Once home to the likes of Rembrandt and Van Gogh, Amsterdam remains one of the most exciting places to encounter art. The prestigious Stedelijk Museum—established in 1874 by a group of Amsterdam residents—continues to stand as the Netherlands' leading institution to showcase modern and contemporary art.
Its impressive collection holds the works of late-19th and early-20th-century giants in art history—Cézanne, Matisse, Picasso and Chagall—and of postwar household names such as Willem de Kooning, Barnett Newman, Donald Judd, Frank Stella, Roy Lichtenstein and Andy Warhol. Responsible for exhibiting the forerunners of contemporary art, the Stedelijk has organised major solo shows of Mike Kelley, Marlene Dumas and Lily van der Stokker, among others.
For enthusiasts of film and photography, EYE Filmmuseum and Foam are must-visit destinations in Amsterdam. Sometimes called 'the cinematic memory of the Netherlands', EYE houses the ever-growing collection of more than 40,000 films (both Dutch and international) in all genres. EYE is also acclaimed for its vast archive of posters and photographs, and expertise in film restoration, research and education. Located in one of the city's historic canal houses, Foam is a museum of contemporary photography devoted to promoting emerging and established talents. Among its international stars are August Sander, Diane Arbus and Richard Avedon, as well as the Netherlands' own Rineke Dijkstra, Erwin Olaf and Anton Corbijn.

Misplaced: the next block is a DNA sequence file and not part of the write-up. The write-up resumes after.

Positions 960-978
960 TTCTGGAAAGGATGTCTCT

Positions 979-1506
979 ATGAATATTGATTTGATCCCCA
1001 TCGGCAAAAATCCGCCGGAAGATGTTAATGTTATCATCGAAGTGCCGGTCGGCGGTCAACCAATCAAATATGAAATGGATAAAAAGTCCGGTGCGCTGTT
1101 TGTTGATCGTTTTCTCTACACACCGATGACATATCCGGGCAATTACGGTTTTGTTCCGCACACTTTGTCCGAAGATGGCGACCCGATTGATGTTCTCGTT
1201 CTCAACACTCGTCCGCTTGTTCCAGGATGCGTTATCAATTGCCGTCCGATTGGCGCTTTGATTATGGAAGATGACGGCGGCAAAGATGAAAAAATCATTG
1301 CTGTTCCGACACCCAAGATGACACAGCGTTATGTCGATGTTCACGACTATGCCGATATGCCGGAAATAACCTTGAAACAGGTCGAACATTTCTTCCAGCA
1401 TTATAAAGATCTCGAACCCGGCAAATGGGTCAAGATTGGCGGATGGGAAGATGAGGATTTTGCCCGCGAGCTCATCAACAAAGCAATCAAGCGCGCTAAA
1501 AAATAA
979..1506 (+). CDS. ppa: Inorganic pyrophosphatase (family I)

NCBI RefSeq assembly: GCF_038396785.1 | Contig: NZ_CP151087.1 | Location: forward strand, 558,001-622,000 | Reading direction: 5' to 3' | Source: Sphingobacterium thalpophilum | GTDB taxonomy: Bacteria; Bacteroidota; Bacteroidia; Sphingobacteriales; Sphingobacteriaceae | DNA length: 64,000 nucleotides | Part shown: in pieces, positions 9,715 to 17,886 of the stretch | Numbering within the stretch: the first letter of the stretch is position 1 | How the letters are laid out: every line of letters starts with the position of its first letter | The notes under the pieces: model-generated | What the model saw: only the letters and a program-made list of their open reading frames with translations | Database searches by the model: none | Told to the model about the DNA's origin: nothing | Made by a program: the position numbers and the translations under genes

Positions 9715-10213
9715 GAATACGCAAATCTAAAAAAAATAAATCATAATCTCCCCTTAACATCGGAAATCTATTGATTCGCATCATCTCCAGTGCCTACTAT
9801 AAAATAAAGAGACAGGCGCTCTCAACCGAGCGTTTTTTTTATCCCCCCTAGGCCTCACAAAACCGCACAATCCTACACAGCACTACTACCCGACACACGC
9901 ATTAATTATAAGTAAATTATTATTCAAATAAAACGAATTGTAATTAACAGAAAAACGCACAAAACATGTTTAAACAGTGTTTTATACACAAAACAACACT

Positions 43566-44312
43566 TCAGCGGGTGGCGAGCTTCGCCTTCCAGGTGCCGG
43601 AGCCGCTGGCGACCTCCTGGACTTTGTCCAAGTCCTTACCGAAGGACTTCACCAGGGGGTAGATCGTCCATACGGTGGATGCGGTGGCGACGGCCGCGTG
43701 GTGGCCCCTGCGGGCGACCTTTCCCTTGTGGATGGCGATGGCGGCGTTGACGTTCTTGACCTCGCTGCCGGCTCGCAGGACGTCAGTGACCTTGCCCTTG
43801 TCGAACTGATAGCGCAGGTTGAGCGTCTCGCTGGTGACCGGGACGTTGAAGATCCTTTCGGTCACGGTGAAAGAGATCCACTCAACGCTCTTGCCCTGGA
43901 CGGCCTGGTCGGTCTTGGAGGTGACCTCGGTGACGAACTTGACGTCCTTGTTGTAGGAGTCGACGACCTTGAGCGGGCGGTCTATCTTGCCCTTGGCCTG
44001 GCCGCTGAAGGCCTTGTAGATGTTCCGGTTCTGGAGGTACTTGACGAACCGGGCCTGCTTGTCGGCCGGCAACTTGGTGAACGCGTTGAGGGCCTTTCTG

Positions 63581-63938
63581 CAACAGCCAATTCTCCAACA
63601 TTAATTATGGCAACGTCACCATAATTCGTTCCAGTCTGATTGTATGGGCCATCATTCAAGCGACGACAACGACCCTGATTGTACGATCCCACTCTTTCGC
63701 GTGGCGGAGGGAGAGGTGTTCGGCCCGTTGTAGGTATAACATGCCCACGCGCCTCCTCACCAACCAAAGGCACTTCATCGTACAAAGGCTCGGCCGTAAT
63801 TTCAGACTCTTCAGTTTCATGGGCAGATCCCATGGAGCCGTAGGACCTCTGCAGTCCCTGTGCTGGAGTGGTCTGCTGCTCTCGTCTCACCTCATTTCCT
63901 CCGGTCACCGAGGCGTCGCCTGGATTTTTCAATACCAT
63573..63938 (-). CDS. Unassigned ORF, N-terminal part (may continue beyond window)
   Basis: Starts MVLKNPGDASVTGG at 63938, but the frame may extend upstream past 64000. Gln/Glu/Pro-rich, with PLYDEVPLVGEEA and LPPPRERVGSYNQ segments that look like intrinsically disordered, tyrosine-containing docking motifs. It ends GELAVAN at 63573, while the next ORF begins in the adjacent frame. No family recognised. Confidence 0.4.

In addition to its prestigious institutions, the city's galleries have made lasting contributions to Amsterdam's reputation as an international hub of contemporary art. Since its establishment in 2000, Annet Gelink Gallery has closely followed the latest tendencies and developments in the visual arts, championing leading Dutch artists Erik van Lieshout, Ed van der Elsken and Maria Barnas. Upstream Gallery—founded in 2003 and recently moved to a 17th-century canal house—is renowned for its experimental exhibitions and maverick artists. For a brief but concentrated experience of the Amsterdam contemporary art scene, one might benefit from the Amsterdam Art Weekend—an annual four-day event in November that is organised by major institutions and galleries in the city and transforms the area into a festival of exhibitions, performances, lectures and tours committed to contemporary art.
In 2013, two of Amsterdam's most celebrated historical museums have reopened after major refurbishments. The Rijksmuseum holds the Netherlands' largest collection of art and art objects, ranging from 500 years of Dutch painting to centuries-old costumes and delftware. At its heart, however, lies the works of the Dutch Golden Age Masters: 40 Rembrandts and four Vermeers, as well as paintings by Frans Hals, Jan Steen and Ferdinand Bol. The museum collection also extends beyond Europe, with nearly 8,000 objects from the Asian region. Second only to the Rijksmuseum in popularity, the Van Gogh Museum holds more than 200 paintings and 500 drawings of the internationally beloved painter and works by his contemporaries.
Image: A view of the Reguliersgracht on the corner with the Keizersgracht, in Amsterdam, the Netherlands at dusk. Photo: Massimo Catarinella (CC BY-SA 3.0).